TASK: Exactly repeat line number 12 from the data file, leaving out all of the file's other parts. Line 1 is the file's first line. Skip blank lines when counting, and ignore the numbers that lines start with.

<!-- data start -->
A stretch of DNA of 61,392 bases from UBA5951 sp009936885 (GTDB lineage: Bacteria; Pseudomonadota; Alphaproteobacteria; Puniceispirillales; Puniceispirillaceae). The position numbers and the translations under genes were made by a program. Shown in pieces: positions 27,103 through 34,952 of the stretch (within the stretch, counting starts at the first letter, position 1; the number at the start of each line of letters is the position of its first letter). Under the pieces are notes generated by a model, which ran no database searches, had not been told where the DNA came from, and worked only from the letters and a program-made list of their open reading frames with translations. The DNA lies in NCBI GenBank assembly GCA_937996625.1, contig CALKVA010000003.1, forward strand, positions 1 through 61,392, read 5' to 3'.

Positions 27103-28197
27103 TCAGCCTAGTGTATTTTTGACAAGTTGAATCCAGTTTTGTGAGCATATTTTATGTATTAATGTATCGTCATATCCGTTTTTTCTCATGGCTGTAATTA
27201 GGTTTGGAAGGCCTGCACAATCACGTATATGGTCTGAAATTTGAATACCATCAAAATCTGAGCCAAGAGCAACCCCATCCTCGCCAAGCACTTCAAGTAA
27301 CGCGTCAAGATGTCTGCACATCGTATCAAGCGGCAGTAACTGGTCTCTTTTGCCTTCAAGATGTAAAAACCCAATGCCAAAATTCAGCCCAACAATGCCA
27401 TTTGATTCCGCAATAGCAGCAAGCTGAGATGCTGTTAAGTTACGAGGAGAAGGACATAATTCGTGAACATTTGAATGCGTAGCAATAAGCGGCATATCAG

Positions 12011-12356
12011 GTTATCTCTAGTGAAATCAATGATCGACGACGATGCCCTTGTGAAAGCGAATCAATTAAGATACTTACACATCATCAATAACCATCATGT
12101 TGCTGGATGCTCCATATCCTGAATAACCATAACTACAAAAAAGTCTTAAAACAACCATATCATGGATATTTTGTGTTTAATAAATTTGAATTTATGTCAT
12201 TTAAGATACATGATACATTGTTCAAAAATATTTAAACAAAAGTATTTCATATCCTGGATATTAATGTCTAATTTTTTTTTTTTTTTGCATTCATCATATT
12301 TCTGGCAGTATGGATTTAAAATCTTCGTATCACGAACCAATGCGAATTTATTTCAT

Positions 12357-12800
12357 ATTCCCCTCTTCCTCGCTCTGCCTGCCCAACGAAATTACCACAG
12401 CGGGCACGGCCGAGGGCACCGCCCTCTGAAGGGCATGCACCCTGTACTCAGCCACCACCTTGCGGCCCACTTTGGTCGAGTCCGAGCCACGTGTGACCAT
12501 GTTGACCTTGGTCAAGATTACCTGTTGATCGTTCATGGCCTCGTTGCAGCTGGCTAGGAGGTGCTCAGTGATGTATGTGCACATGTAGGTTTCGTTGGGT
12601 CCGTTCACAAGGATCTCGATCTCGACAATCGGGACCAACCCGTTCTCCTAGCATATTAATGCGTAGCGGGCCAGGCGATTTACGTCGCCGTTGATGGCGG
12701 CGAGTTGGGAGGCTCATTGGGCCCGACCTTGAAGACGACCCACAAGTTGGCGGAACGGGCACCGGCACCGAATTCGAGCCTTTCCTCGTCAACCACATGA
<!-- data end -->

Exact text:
Positions 12357-12800